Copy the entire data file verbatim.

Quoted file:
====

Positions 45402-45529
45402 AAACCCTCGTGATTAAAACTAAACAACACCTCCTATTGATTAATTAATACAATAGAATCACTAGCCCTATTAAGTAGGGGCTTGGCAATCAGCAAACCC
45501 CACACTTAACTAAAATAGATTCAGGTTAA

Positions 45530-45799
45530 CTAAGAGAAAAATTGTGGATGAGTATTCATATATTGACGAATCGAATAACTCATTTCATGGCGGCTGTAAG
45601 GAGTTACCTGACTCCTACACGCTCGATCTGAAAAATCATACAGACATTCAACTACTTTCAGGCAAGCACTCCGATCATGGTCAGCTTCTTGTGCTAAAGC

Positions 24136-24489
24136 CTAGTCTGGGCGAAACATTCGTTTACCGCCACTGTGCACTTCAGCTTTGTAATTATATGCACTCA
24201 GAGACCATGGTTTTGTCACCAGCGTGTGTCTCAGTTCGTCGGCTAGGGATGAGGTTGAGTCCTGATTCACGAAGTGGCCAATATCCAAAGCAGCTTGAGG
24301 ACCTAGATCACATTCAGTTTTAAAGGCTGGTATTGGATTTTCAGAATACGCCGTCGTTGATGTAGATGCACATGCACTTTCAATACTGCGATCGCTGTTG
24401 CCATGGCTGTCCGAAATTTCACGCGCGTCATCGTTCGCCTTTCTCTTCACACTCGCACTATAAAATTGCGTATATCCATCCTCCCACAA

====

Positions 45402-45529
45402 AAACCCTCGTGATTAAAACTAAACAACACCTCCTATTGATTAATTAATACAATAGAATCACTAGCCCTATTAAGTAGGGGCTTGGCAATCAGCAAACCC
45501 CACACTTAACTAAAATAGATTCAGGTTAA

Positions 45530-45799
45530 CTAAGAGAAAAATTGTGGATGAGTATTCATATATTGACGAATCGAATAACTCATTTCATGGCGGCTGTAAG
45601 GAGTTACCTGACTCCTACACGCTCGATCTGAAAAATCATACAGACATTCAACTACTTTCAGGCAAGCACTCCGATCATGGTCAGCTTCTTGTGCTAAAGC

Positions 24136-24489
24136 CTAGTCTGGGCGAAACATTCGTTTACCGCCACTGTGCACTTCAGCTTTGTAATTATATGCACTCA
24201 GAGACCATGGTTTTGTCACCAGCGTGTGTCTCAGTTCGTCGGCTAGGGATGAGGTTGAGTCCTGATTCACGAAGTGGCCAATATCCAAAGCAGCTTGAGG
24301 ACCTAGATCACATTCAGTTTTAAAGGCTGGTATTGGATTTTCAGAATACGCCGTCGTTGATGTAGATGCACATGCACTTTCAATACTGCGATCGCTGTTG
24401 CCATGGCTGTCCGAAATTTCACGCGCGTCATCGTTCGCCTTTCTCTTCACACTCGCACTATAAAATTGCGTATATCCATCCTCCCACAA